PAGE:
Malcolm Turnbull’s Visit to the White House
Malcolm Turnbull’s visit to Washington was a major success showing that, when it comes to foreign affairs, he’s one of Australia’s better Prime Ministers.
He has converted what was a problematic relationship with the US President Donald Trump into one of mutual respect.
In the early days of the Trump Presidency there were difficulties over the agreement that had been entered into by the Obama administration to take refugees from Nauru and Manus Island.
Donald Trump didn’t want to honour the agreement but Turnbull stuck to his guns and, over time, the President has become reconciled to the arrangement.
On this visit Mr Turnbull tried to reinforce the importance of the United States maintaining a prominent role in the Asia Pacific region rather than withdrawing into an isolationist ‘America First’ posture.
This appears to have worked, with the two leaders agreeing on the need for tighter sanctions against North Korea and push back against China’s greater intrusion into the region.
While the PM had some success in persuading the President to maintain the US role in the Asia Pacific region, he had less success when it came to convincing him to join the Trans Pacific Partnership and none at all in getting him to drop protectionist measures against Australian steel exports to America.
In his speech to the state Governors Mr Turnbull emphasised the need to resist protectionist pressures.
He said the 400,000 new jobs that were created in Australia last year and the country’s sustained economic growth were thanks to strong trade links with other nations.
“The challenge for us as political leaders is to ensure that the easy lure of protectionism doesn’t overtake us,” Mr Turnbull told the National Governors Association.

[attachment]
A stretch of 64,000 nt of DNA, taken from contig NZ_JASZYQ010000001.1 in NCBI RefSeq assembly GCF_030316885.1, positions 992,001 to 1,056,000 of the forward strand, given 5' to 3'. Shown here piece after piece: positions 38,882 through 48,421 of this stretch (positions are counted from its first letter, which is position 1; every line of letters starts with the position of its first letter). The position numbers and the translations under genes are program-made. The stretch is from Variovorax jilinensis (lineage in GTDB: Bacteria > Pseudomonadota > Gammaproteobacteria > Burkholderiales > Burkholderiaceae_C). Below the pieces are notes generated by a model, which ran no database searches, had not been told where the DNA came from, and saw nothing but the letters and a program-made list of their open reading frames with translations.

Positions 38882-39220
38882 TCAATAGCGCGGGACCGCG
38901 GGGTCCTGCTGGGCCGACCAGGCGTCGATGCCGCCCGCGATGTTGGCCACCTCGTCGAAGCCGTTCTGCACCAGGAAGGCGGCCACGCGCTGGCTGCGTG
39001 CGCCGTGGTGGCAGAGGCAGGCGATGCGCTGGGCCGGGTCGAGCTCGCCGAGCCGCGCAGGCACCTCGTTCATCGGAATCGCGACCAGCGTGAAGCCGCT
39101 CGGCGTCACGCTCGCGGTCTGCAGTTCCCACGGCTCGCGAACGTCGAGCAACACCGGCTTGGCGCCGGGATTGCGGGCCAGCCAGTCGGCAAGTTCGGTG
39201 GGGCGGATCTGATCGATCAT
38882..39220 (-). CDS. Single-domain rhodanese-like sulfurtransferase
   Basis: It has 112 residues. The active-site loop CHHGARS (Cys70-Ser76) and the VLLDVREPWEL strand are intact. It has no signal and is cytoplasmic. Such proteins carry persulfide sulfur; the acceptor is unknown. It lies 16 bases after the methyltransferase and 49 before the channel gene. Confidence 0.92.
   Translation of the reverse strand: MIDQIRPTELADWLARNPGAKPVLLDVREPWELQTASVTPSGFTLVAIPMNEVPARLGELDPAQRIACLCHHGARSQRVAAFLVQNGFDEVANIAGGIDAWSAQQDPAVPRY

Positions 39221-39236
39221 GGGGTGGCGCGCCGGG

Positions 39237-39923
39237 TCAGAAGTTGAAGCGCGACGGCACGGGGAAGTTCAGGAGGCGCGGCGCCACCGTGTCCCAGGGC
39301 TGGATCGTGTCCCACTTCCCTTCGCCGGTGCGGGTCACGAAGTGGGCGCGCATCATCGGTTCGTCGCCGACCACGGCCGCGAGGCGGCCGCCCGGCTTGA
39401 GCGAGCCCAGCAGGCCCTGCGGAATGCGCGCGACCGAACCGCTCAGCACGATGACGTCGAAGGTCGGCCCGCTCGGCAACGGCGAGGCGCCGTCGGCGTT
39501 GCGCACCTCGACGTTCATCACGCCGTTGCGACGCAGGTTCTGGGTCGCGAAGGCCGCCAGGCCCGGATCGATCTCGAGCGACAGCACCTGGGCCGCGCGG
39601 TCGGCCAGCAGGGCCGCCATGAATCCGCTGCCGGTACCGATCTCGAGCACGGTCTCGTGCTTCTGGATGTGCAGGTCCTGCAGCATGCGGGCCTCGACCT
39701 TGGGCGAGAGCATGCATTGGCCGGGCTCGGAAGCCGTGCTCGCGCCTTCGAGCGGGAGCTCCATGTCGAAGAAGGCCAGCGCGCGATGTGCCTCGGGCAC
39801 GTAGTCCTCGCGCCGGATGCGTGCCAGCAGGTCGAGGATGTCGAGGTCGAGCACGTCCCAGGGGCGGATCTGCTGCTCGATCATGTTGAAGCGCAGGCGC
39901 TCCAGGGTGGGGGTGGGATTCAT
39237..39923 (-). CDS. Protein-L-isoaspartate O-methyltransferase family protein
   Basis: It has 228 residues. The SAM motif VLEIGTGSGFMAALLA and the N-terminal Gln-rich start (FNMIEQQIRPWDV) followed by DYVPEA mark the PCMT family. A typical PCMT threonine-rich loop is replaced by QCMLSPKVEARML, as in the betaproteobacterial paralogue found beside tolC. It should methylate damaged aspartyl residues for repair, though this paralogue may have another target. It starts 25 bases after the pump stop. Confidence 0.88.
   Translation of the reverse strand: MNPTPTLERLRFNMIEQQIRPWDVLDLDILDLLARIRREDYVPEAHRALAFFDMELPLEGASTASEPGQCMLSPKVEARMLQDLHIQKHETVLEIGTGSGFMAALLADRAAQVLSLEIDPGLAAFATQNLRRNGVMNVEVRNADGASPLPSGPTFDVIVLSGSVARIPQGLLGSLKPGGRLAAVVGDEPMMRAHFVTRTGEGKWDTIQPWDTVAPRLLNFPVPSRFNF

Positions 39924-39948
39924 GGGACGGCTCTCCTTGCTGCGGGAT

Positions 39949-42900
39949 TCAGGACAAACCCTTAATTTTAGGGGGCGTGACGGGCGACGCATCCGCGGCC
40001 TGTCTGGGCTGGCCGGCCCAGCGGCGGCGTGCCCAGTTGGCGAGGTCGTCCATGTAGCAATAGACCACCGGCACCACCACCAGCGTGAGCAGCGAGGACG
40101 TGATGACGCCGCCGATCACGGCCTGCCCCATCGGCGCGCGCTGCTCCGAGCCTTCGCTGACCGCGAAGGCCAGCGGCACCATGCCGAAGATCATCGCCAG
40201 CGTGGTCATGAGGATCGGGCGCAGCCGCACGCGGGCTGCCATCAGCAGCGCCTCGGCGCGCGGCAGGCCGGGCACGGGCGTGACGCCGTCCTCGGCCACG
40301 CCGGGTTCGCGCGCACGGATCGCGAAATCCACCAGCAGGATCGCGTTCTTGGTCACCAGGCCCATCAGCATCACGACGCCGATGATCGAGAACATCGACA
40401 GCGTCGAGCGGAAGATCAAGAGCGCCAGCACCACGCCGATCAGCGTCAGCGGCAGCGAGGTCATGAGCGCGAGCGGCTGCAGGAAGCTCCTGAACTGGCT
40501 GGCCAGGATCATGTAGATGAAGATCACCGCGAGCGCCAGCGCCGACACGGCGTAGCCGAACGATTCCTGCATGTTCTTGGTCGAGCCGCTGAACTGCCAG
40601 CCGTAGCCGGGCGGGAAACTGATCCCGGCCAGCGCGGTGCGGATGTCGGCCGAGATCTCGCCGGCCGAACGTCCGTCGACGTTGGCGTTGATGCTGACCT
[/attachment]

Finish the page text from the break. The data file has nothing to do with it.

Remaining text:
“I think you have to just make the case that more trade means more jobs, more investment, more exports.”
The Prime Minister stressed, however, that he did not intend to lecture his American friends.
“We’re happy to share our experiences, but we certainly don’t presume to give advice,” he said.
And despite a rising tide of isolationism, Mr Turnbull argued that the US was at its best when it was acting as a global leader.
“I know it’s fashionable to call the passing of American leadership, condemn democracy to an inexorable decline, but let me tell you that’s not what I’m hearing from our trusted partners in our part of the world.
And nor is it what the Trump administration is engraving into its most important policy statements,” Mr Turnbull said.
“American leadership in the world is in our interests but it is in yours too.
“I stand with generations of American leaders who’ve seen its global alliance network not as a burden but as a force multiplier that first and foremost has enabled American prosperity and security.
“As President Trump himself reminded us, ‘America first does not mean America alone.’”
The meeting was also attended by four of Australia’s Premiers, its two Chief Ministers and a business delegation which included Andrew ‘Twiggy’ Forrest, Anthony Pratt and Kerry Stokes.
Before returning to Australia the Prime Minister talked of the closeness between Australia and America as two nations which believed in democracy and the rule of law.
He said that the two countries had “reached a new high point in the relationship.”
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